WORDS, PHOTOGRAPHY, AND VIDEO // BRICE SHIRBACH
I don’t know what Paradise looks like for you, but I have a good idea of what it looks like for me. It includes a beautiful coastline, some rolling and rugged mountains that jut up against the said beach, massive evergreen trees with fuzzy green trunks, and the best dirt on the planet, blanketing the forest floor. But that’s just me. Enter Gold Beach, the coastal community of 2,241 situated along the stunning southern Oregon coast. Gold Beach is flanked to the east by the Oregon Coast Range and the Pacific Ocean to the west. It’s not especially close to any population centers of note. Medford, OR is the closest city and that’s a 3+ hour drive away. The largest city in the state is 6 hours from Gold Beach. The good news is that the drive, from virtually anywhere, is going to be about as scenic as they come. Land and sea collide every second of every day up and down the coastline, the result of which has created a landscape that seems to have been ripped from the pages of your favorite Dr. Suess book, with precipitous cliffs, natural arches, and fuzzy greens trees as far as the eye can see.
As magnetic as the Pacific Northwest is, the mountains found just to the east of Gold Beach carry their own gravitational pull. The Siskiyou Mountains are a sub-range of the Klamath Mountains that run for about 100 miles from the Rogue River in the northernmost stretch to the northern California town of Crescent City along the southern terminus. The mountains are relatively young, having formed about 65 million years ago. They’re not especially tall mountains, but they are steep, rugged and receive ample amounts of rain, particularly along the western portion of the range. The pavement ends just a few miles east of town, and as you drive into the mountains along the Rogue River toward the trails, it becomes immediately evident that you are headed somewhere not a whole lot of eyes have seen firsthand.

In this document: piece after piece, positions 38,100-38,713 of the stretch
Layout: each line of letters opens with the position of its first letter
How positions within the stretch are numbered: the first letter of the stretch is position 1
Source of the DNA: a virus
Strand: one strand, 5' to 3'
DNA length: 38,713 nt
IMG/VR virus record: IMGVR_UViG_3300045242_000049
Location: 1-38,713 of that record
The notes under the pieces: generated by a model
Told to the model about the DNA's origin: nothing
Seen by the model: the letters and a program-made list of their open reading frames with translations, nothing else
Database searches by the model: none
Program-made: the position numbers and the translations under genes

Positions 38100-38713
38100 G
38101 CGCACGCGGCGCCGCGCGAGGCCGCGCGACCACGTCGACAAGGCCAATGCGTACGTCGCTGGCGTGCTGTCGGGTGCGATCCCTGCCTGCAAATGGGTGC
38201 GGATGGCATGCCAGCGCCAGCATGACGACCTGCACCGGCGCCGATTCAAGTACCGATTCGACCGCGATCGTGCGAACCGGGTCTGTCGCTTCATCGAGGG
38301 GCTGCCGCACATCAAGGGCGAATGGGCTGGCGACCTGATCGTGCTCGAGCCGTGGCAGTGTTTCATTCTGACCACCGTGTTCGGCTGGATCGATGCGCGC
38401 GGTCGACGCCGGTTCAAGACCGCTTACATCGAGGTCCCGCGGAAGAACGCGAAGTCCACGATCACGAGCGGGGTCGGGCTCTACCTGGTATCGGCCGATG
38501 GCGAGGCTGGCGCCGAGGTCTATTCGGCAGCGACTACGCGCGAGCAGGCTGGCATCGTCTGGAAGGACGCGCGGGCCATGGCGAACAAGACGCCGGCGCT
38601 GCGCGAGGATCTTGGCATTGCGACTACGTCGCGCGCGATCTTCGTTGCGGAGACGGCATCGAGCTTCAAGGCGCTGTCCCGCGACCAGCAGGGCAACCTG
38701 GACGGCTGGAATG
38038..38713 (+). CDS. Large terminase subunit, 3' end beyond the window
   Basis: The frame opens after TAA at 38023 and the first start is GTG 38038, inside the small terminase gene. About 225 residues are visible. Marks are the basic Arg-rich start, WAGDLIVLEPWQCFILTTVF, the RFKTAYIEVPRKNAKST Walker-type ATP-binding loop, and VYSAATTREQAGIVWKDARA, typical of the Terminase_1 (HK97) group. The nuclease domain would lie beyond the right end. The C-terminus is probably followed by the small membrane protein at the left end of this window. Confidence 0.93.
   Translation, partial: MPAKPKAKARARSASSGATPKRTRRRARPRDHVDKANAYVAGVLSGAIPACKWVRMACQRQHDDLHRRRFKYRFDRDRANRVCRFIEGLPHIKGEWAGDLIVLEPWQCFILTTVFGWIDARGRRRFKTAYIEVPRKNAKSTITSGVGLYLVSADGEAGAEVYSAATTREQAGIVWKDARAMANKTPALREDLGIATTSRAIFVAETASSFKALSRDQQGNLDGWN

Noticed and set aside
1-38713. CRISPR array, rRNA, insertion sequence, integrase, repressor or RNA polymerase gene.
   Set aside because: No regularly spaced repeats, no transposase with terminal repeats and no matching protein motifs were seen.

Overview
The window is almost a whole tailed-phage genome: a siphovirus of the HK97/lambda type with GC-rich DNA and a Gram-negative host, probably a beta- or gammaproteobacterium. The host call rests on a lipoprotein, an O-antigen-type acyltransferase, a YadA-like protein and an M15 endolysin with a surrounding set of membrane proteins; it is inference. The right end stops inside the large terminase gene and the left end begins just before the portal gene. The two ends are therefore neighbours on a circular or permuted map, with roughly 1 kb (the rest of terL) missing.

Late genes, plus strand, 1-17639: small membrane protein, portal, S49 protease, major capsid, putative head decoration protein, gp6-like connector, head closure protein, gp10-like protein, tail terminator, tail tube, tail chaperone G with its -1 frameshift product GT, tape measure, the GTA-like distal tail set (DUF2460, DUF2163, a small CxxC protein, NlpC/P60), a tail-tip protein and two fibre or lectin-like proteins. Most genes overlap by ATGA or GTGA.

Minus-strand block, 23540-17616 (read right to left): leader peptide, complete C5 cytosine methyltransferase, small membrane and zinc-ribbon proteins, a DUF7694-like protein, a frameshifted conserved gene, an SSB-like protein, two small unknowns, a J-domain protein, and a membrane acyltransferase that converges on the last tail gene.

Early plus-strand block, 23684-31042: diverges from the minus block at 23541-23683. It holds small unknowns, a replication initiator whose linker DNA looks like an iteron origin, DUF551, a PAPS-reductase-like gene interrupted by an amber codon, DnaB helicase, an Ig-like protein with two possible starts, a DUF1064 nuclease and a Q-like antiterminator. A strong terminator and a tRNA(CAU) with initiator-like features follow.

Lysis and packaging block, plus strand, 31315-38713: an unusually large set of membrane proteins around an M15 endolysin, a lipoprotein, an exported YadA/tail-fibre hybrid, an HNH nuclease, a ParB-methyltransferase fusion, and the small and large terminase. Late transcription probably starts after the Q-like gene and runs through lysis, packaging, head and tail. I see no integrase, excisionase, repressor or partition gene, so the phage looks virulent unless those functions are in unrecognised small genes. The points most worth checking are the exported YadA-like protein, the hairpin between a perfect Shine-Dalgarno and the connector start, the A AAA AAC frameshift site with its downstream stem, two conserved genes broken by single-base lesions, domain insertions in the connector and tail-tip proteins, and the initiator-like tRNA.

The Pine Grove trail ends at the convergence of two Wild and Scenic Rivers, the Illinois and Rogue Rivers. In fact, the southern Oregon Coast is home to more Wild and Scenic Rivers that anywhere else in the country. In 1968, Congress protected rivers with “outstandingly remarkable values (ORVs) in a free-flowing condition for the enjoyment of present and future generations.” The National Park Service oversees this system, with the Rogue River standing as the centerpiece for all of the Wild Rivers Coast as one of the 8 original Wild and Scenic Rivers in 1968.